Jamie Haydricks  Photo: Facebook
Jamie Haydricks Photo: Facebook

Families' pain after eight Denel explosion victims are identified

Time of article published Sep 5, 2018

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The eight people who died in the explosion at Rheinmetall Denel Munition (RDM) in Macassar, near Somerset West, were identified on Wednesday.

The DNA of family members had to be used to identify the remains of the deceased, Netwerk24 reported. The victims were Jamie Haydricks, 24; Bradley Tandy, 18; Steve Isaacs; Triston Davids; Nico Samuels, 41; Jason Hartzenberg, 21; Mxolisi Sigadla, 40; and Thando Mankayi, 25. 

The munitions company on Wednesday pledged to provide "continuous support" to families, employees and community members affected by Monday afternoon's explosion.

"There is nothing more important right now than providing utmost support and care for the families involved in this heartbreaking incident,” said Norbert Schulze, chief executive of RDM.

The company said it will hold another meeting with the family members on Thursday to provide another detailed update on the incident.

The 18-year-old Tandy's father Mario told Netwerk24 his son had been working for the company for just over two months. Mario said of the second youngest of six children: "He was a wonderful child, very relaxed. He didn't even smoke."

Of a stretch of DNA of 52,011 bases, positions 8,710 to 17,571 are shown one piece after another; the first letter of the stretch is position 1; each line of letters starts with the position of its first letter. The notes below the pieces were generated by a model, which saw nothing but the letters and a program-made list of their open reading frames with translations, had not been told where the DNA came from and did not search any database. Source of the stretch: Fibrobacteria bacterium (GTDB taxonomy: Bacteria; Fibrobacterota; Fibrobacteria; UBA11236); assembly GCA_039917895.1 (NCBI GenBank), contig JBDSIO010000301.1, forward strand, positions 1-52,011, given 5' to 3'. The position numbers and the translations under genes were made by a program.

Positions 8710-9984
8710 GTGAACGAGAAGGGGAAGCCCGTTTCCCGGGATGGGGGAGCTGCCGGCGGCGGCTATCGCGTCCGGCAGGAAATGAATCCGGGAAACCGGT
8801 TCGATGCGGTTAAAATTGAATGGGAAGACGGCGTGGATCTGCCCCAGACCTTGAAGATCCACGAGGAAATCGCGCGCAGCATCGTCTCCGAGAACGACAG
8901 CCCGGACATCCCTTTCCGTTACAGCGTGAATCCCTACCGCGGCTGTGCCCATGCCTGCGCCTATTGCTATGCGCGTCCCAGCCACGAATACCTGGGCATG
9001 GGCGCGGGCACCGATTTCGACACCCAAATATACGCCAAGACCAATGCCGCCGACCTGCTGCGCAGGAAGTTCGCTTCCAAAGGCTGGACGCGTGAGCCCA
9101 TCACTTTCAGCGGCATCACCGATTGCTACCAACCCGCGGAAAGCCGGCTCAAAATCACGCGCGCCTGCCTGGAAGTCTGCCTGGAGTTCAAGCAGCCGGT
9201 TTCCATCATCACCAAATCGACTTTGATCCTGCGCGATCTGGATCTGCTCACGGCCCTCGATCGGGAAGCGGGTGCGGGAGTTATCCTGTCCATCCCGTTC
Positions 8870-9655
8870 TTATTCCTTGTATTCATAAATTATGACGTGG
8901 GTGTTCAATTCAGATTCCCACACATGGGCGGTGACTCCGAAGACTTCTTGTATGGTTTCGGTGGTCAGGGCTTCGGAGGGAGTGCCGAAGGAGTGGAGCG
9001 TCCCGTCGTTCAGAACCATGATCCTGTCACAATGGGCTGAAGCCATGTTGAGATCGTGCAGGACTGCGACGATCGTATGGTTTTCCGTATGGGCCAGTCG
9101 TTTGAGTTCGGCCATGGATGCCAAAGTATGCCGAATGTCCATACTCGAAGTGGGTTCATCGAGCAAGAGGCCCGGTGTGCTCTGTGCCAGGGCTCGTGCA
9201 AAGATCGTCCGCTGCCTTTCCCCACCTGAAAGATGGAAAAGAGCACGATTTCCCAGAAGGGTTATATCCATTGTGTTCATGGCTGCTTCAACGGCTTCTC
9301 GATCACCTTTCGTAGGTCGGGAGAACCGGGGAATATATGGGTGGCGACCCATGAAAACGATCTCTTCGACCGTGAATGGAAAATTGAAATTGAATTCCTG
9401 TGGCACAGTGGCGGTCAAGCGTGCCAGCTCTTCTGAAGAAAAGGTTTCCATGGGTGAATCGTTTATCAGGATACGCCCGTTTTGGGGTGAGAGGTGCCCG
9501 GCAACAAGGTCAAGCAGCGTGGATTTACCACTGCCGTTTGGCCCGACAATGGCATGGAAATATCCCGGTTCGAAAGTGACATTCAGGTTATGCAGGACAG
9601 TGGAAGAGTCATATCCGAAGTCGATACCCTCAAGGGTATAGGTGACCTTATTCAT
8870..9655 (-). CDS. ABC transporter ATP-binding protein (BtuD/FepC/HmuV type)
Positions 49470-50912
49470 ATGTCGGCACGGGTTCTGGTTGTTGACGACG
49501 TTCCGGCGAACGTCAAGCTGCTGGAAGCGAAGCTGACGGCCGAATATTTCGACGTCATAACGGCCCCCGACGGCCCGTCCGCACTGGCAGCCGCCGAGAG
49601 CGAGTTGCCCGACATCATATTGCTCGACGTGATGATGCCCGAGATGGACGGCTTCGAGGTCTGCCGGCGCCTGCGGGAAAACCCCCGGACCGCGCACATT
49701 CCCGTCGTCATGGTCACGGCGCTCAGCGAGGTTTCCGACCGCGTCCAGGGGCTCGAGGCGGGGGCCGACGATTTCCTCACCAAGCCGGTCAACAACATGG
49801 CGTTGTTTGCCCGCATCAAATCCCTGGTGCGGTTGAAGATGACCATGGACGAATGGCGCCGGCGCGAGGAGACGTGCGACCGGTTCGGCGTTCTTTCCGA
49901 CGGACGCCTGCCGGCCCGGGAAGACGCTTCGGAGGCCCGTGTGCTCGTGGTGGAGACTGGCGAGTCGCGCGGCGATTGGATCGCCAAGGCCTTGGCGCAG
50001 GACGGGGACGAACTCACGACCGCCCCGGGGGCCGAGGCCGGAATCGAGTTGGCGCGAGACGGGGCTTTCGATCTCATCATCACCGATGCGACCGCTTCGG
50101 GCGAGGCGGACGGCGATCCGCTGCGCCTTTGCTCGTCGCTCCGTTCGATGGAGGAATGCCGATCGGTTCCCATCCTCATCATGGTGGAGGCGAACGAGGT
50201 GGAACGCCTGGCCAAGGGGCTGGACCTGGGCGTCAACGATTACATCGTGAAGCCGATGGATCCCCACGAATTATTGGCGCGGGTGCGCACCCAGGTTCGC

The 40-year-old Sigadla's sister, Mfusi, said although her brother had told her his job was very dangerous, his death was nevertheless very painful to digest. "I don't know what I am going to. He was the breadwinner," she said.

Gwen Haydricks, the mother of the 24-year-old Jamie, said she saw on Facebook that there had been a blast at the munitions company and desperately tried to get hold of her child. 

"Jamie was so excited about his job. We spoke on Sunday and he said he was looking forward to going to work."

Meanwhile, emergency agencies and government authorities are working with RDM to establish what caused the explosion, the company said.

It said the product involved in the explosion was an ignition propellent consisting of more than 95% nitrocellulose, more commonly referred to as gun cotton, used as an ignition material for ammunition charge systems.

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